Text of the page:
AP World History
Test #11: Study Guide
PART I — Key Terms to Define
Directions: The following terms are ones you absolutely, positively have to know. Define each one on your own sheet of paper. Make sure your definitions are accurate and complete. Some definitions may come out to be a sentence long: others may consist of more than a sentence. Use the handout “Key Terms” given to you at the beginning of the year to define each term accurately. (20 pts. @ 5 pts. each)
PART II — Focus Questions
Directions: You must know the answer to each of the following questions. Write as much as you need to in order to answer each question thoroughly. However, be aware that many of these questions (perhaps all of them) must be answered in at least one paragraph. Use your test #11 outline to help you respond (60 pts. @ 6 pts. each)
Compare old imperialism (1500— 1750) with the New Imperialism (1870— 1914).
What were the motives behind the New Imperialism? How was technology a factor that encouraged European expansion after 1870?
Describe Europeans’ scramble for Africa. What were the consequences of the New Imperialism in Africa?
Discuss British imperialism in India after 1870. What were the consequences of British rule in India?
Discuss British imperialism in China. What were the consequences of European influence in China?
How was the Japanese response to imperialism different from the Chinese response?
Discuss British and American imperialism in Latin America between 1870 and 1914.
Compare imperialist movements in Africa, Asia (including India, China, and Japan), and Latin America.
Compare the roles of women in Europe, Asia, and Latin America between 1870 and 1914 CE.
Compare industrialization in Europe and Japan.
PART III — Review Questions
Directions: You must know the answer to each of the following questions. Write as much as you need to in order to answer each question thoroughly. Use your test #11 outline and your class notes to help you respond .(20 pts. @ 3 pts. each)
What were the motives for the “New” Imperialism that lasted from 1870-1914?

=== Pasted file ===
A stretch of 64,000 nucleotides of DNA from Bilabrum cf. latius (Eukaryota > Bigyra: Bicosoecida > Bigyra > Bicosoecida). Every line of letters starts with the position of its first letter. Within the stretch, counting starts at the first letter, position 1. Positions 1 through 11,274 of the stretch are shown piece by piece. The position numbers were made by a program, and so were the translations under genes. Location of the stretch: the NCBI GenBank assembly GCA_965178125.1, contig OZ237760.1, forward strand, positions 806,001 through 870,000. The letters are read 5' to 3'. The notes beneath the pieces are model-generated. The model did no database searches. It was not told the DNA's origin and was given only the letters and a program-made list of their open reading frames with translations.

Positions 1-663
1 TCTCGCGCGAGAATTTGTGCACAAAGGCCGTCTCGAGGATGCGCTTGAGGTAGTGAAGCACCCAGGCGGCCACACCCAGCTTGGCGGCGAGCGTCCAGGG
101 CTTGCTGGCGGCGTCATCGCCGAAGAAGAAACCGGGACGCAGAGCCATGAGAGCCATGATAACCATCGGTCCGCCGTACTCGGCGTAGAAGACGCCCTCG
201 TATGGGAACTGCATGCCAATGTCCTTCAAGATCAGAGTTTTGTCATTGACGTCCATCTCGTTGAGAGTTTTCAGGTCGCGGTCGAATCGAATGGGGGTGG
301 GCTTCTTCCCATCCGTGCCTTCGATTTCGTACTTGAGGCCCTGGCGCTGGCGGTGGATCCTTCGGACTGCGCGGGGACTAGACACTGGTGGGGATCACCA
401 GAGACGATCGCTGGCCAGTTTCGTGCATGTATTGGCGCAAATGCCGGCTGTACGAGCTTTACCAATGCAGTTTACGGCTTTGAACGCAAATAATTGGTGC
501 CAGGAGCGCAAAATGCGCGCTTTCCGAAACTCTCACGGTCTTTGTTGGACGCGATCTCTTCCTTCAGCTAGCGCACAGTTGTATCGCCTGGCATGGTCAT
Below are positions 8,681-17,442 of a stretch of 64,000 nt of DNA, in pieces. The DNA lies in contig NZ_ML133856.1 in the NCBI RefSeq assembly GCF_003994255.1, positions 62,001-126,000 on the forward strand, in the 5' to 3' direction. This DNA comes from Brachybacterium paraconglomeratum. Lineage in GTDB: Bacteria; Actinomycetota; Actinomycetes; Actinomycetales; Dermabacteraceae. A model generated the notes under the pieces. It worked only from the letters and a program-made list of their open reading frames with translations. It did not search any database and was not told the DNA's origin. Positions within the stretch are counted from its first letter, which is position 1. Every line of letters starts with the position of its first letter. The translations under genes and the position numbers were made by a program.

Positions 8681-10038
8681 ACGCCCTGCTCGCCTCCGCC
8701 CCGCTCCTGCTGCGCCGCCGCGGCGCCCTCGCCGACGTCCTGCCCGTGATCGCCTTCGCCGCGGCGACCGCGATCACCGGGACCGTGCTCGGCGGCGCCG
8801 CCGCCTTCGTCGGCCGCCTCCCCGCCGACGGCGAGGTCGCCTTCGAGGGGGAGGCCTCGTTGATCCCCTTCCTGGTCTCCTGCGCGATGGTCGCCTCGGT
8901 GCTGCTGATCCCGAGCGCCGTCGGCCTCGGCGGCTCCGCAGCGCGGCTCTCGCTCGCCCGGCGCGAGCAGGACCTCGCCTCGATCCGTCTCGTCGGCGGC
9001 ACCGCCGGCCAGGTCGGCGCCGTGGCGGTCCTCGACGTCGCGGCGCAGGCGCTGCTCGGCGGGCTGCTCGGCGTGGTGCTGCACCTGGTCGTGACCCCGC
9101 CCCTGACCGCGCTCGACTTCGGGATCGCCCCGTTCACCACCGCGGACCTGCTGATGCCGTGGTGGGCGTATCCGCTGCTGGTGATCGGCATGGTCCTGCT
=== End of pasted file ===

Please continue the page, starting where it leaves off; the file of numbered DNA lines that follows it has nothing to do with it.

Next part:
What new technologies made the scramble for Africa and European conquest of Asia possible after 1870?
How did the “New” Imperialism impact Africa between 1870 and 1914?
How did the “New” Imperialism impact India between 1800 and 1914?
How did the “New” Imperialism impact China between 1800 and 1914?
How did the “New” Imperialism impact Japan between 1870 and 1914?
Compare imperialist movements in Africa, Asia, and Latin America between 1870 and 1914 CE.
Key Content Review:Test #11
OLD IMPERIALISM VS. THE NEW IMPERIALISM
A. OLD IMPERIALISM
European powers had practiced a form of imperialism between the sixteenth and seventeenth centuries. During this period, Portugal, the Dutch Republic, and England built trading-post empires along the coasts of Africa, India, and Indonesia.
The New World was a notable exception to this pattern. Spain established an enormous empire in Central and South America while England colonized the east coast of North America.
B. NEW IMPERIALISM
Beginning in 1870, European nations exercised increasing economic and political control over Africa and Asia. No longer content to trade with other peoples, European nations now aimed to directly rule vast regions of the world.
The imperialist powers seized control over some areas such as German East Africa and French Indo-China. In other areas, they established protectorates where the dependent country had its own government but was still subject to the authority of the imperial power. And finally, the great powers established spheres of influence over large parts of China.
THE NEW IMPERIALISM
A. MOTIVES FOR THE NEW IMPERIALISM
Industrialists searched for new sources of raw materials and new markets for their manufactured goods.
Militarists and nationalists sought power and prestige.